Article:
We can all do our part to help the world’s orphaned children
November 8 has been designated as a special day to make people aware of the plight of the orphans in our country and around the world. On that Sunday, a live webcast and radio broadcast from Nashville at 4 p.m. will feature singer Steven Curtis Chapman and other speakers.
Reportedly, more than 140 million children worldwide have lost one or both parents, primarily due to armed conflict and diseases. Of these, at least 13 million children worldwide have lost both parents.
More than 15 million children have lost a parent due to AIDS — a number expected to rise to more than 20 million by 2010. In fact, every 14 seconds a child loses a parent due to AIDS. In the U.S., 500,000 children are in foster care with more than 120,000 of them waiting to be adopted. Statistics show that children in foster care wait, on average, two years to be adopted.
Truly, there is an urgent need and there is something each of us can do to help these orphans. What can you and your family do? Pray for them. Print out the waiting-child list at www.adoptuskids.com or www.rainbowkids.com. Or print out the name and photo of a child to place on your refrigerator as a reminder to pray for the orphans.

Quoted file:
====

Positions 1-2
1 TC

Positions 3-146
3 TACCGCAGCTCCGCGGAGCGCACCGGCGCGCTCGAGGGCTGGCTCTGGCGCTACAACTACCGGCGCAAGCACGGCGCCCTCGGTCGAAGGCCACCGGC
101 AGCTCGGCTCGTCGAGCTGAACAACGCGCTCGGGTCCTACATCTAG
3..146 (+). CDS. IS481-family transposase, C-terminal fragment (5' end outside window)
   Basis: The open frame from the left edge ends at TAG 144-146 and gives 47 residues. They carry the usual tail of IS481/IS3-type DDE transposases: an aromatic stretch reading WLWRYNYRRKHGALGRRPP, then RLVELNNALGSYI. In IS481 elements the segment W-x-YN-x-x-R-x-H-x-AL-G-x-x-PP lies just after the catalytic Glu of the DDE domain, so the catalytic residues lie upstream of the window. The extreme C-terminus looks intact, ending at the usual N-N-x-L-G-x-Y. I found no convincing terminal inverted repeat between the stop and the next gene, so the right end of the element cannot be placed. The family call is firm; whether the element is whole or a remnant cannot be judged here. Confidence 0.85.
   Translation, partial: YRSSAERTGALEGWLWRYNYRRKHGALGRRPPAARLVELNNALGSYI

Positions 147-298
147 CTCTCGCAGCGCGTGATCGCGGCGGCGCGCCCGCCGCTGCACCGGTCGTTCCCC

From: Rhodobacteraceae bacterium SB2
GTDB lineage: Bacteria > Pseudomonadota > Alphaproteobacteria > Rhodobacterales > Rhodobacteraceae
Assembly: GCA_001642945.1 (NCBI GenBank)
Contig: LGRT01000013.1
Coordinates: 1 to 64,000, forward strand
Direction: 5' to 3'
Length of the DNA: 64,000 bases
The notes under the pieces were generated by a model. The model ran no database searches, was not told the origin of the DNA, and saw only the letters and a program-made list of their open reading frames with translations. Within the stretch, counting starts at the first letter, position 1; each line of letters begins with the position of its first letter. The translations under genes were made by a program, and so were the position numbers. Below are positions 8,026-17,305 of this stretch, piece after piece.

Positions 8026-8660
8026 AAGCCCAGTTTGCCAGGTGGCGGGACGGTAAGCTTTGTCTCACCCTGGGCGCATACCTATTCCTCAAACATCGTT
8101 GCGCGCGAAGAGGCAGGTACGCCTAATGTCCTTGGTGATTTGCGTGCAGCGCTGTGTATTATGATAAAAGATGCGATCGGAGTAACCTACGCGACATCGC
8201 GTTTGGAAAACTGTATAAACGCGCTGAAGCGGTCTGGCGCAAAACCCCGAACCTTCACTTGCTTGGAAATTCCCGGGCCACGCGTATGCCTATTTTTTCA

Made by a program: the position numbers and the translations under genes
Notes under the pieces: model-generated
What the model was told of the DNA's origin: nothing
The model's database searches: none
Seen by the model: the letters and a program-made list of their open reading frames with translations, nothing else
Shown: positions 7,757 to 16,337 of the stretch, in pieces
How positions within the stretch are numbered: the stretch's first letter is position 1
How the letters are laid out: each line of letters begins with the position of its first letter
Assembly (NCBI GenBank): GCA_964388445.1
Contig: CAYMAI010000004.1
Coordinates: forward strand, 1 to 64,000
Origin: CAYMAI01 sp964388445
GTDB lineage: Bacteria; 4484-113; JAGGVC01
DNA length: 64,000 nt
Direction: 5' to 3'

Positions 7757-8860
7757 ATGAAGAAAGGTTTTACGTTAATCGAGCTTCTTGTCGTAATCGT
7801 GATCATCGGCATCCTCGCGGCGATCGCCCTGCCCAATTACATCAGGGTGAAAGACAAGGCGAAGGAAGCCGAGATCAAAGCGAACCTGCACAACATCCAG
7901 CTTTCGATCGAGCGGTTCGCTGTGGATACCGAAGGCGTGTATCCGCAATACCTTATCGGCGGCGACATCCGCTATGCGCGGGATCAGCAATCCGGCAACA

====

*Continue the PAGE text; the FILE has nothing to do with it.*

Speak up for them. Become a Court-Appointed Special Advocate (CASA) trained volunteer to represent the best interests of abused or neglected children. Help families who are foster parents by mowing their lawn, offering to baby sit, or bringing them meals. Host a baby shower for a family adopting a child, especially an older child.
Sponsor an orphan by supporting an orphanage. Adopt a child waiting for a caring family to give them a safe, loving home.
Churches can sponsor events or parties for foster children in their county. A church in Colorado developed a portrait gallery of children waiting for homes. According to published reports, an increasing number of churches and evangelical organizations like Focus on the Family and Hope for Orphans are “coming together as one voice to not only raise awareness but most importantly to mobilize the body of Christ to take action on behalf of the orphan.”
The Bible tells us that pure religion undefiled in the sight of God is “to visit orphans and widows in their distress, and to keep oneself unstained by the world” (James 1:27). Isaiah 1:17 instructs us to learn to do good, seek justice, help the oppressed, defend the orphan, and plead for the widow.
Caring for orphans and adopting these children represent our relationship with God. All of us are more like orphans than we may even realize. God sent Jesus into the world to redeem us, so that we might receive adoption (Galatians 4:5). When we accept Jesus as our Savior, we are adopted into the family of God.
The “Cry of the Orphan” Web site reminds us, “The world sees God’s heart when He works through His people to help the helpless.”